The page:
greater greatness in his sleep; but such was the power of God, or, as the Turks conceited, the fortune of Mustapha, that his brother Achinet, contrary to all expectation, the next morning after his dre m, sent for him into the room of state, where he lay on a stately pallet, with all his viceroys and bashaws groveling on the ground, and the principal mufti kneeling before him, reading on a book. It should seem that glad tidings came first to the city, for he was taken out of the prison with great respect and observation; he was admitted to his galley with high ceremonies, and yet solemn countenançes; he was accompanied on the sea with thousands of boats, and ten-thousands of weeping eyes ; be landed at the Emperor's own caska, with great respect and modest stillness; he walked through the garden of cypress-trees, and, at last, came to an iron gate, where his own company left him, except two bashaws, who led him by the arms: The gate opens, and he must go through a guard of capagies; they bend to the ground, and yet look chearfully, until, at last, the prince spoke as chearfully to the bashaws, saying, What need all this quoil and ceremonies to a dying man, or tormenting of my soul, when I go to the execution of my body? In all extremities, there is a courtesy in dispatch, and, when a man must die, O let him die at once, and not be more tortured with the fear and circumstances, than with the thing itself: They durst not reply, but brought him into the room, where the Mutes stood, whose presence did no more appale him than the rest, but that he saw the cruelty confirmed, and their very sight was worse than an irreversible judgment; but, when he perceived no violent hands laid upon him, and that he must yet go further, he was the more astonished, and the more vexed, to endure such a procrastination.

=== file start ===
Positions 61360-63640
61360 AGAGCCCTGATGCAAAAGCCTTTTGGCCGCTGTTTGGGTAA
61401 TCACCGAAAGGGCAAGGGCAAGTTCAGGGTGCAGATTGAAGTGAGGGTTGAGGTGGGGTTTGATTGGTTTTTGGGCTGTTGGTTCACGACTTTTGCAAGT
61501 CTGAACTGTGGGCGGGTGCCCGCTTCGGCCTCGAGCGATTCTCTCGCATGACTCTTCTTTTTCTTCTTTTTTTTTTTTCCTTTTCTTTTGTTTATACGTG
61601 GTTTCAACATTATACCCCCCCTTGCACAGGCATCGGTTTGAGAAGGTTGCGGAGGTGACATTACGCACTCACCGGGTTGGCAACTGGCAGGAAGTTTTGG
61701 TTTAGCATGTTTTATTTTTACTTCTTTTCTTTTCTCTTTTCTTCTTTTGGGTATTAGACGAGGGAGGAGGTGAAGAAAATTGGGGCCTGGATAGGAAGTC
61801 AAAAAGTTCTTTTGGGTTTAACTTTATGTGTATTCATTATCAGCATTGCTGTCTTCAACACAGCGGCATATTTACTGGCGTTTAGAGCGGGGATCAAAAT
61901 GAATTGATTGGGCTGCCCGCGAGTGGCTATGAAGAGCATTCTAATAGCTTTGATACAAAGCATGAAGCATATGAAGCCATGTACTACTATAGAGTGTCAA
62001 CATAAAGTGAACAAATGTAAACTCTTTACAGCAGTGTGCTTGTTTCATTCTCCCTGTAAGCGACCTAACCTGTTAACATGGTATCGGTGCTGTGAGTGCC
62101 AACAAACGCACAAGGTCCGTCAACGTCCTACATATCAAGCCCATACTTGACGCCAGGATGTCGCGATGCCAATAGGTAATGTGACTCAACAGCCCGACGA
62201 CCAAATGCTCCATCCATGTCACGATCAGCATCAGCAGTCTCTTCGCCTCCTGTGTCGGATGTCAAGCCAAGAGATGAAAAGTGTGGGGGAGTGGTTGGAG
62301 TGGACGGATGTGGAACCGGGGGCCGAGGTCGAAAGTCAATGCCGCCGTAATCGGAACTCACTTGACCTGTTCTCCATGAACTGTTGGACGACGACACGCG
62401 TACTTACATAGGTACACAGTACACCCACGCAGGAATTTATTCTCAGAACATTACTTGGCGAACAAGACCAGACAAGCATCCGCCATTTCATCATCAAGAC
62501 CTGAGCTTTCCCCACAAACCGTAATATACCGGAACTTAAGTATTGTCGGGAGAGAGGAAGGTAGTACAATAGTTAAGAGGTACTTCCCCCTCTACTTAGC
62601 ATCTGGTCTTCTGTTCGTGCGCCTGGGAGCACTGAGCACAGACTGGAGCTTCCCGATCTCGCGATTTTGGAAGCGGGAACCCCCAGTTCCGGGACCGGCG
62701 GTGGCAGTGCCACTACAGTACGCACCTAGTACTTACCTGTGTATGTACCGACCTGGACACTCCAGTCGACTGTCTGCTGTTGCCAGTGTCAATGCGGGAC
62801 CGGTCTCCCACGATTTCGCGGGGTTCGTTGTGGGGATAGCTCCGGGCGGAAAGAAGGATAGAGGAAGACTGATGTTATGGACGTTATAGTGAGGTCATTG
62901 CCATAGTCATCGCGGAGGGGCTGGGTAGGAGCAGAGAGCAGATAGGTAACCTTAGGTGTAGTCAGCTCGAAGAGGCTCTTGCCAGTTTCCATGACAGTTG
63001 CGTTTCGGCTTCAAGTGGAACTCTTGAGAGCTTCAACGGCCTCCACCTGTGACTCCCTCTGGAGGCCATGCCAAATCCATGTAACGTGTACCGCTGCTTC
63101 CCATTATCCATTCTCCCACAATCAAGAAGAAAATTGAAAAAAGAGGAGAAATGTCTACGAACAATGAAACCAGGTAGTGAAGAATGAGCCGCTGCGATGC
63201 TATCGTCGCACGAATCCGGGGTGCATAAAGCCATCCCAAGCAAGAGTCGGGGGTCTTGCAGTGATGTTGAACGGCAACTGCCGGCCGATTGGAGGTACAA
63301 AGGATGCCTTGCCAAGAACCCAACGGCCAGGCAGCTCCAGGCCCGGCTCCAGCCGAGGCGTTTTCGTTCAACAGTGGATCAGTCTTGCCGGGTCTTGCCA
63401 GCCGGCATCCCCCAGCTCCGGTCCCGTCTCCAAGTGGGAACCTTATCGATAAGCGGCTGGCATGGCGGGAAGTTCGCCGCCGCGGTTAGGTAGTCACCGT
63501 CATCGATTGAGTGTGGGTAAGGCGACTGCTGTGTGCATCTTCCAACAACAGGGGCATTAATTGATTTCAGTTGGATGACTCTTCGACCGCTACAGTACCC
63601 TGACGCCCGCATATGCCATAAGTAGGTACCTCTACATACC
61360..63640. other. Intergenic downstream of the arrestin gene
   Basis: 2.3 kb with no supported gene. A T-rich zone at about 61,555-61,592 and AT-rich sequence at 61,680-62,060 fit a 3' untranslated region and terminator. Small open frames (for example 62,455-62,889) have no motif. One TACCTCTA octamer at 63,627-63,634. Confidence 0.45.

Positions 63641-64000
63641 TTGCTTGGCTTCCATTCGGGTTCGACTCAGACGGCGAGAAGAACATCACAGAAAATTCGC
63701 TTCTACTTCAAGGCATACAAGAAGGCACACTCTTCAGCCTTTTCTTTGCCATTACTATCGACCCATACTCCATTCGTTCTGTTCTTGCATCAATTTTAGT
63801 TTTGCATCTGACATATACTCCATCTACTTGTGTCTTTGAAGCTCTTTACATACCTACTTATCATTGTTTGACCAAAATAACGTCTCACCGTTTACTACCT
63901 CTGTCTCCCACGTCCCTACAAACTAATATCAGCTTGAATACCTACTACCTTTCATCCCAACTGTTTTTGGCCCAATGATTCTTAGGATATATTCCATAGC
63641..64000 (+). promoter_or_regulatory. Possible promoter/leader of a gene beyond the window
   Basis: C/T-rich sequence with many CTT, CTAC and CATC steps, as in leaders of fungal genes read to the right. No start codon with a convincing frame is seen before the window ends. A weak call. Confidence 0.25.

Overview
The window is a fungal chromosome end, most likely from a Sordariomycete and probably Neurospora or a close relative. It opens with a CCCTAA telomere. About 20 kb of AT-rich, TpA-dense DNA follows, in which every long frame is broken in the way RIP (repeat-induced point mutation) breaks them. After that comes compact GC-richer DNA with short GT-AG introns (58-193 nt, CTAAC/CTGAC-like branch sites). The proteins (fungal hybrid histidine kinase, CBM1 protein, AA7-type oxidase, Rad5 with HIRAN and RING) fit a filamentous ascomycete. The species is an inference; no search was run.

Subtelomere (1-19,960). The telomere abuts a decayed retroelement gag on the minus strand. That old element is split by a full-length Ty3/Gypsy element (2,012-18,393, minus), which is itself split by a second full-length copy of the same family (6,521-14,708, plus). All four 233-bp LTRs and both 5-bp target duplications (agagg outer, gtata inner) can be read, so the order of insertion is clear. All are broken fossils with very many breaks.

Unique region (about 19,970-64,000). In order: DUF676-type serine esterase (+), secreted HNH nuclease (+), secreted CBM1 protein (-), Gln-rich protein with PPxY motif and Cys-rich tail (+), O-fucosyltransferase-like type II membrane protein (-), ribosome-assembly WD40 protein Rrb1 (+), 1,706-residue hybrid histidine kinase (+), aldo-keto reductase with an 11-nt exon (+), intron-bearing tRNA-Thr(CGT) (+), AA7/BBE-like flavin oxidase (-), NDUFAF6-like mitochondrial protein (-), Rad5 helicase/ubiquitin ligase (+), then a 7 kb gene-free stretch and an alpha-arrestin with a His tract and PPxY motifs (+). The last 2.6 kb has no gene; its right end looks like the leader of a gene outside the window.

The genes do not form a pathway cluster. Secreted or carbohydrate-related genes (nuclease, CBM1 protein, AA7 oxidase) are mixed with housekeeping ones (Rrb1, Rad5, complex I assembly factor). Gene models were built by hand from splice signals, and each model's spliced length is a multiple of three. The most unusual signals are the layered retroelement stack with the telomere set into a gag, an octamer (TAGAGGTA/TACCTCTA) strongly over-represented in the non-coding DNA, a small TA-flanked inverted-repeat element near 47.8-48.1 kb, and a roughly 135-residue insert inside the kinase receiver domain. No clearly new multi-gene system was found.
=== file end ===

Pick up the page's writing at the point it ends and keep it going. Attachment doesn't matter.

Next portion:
At last, he came where the Emperor lay sick on his pallet, before whom his prostitution was as the ordinary slaves; but, contrary to all expectation, he bade him rise, and commanded certain Persian carpets to be spread, and rich cushions to be laid; on which, according to their manner, he sat cross-legged by him, and, when the Mufti had raised the Emperor up a little, with a faint voice he thus discovered an unlooked for loving heart:

Brother, said he, I am taught by story, and the story of Galba among the Romans, to chuse a successor for the commonwealth, and not an heir in my family. This made him look upon Piso, as worthy to be an Emperor, because he had experience of his virtues, and not upon his kindred, because he was unacquainted with their strength to bear so great a burden: I cannot compare our greatness with the Romans, but I am sure, we are too great for children or fools. I have fair issue of my own, but so weak arms cannot sway the scopter of the Ottoman family: and to leave them under tutelage, who is there worthy to advise such princes, or what account can slaves make of the government, when their own vices shall overflow their banks without restraint, and the envy of others look upon them rather with disobediencethan observation? Therefore, to avoid all tumultuous occasions, and to make thee believe, thou art the charge of our prophet Mahomet, instead of a death-like present itself, instead of a prison, this is thy palace: And, whereas thou camest in groveling, thou shalt go out triumphing; the decree of

heaven will have it so, and a voice from heaven commands it so; only this I must conclude, that, as I have remembered thee, thou wilt not forget me and mine: Let not custom overmaster virtue, nor the jea lousy in sovereignty be an enemy to thy pity; but let young Osman live, as I have determined, thou shalt not die; yea, the wonder is the greater, that of a captive I have made thee an Emperor, and, instead of the terrors of affliction, brought thee out to the ravishings of Majesty.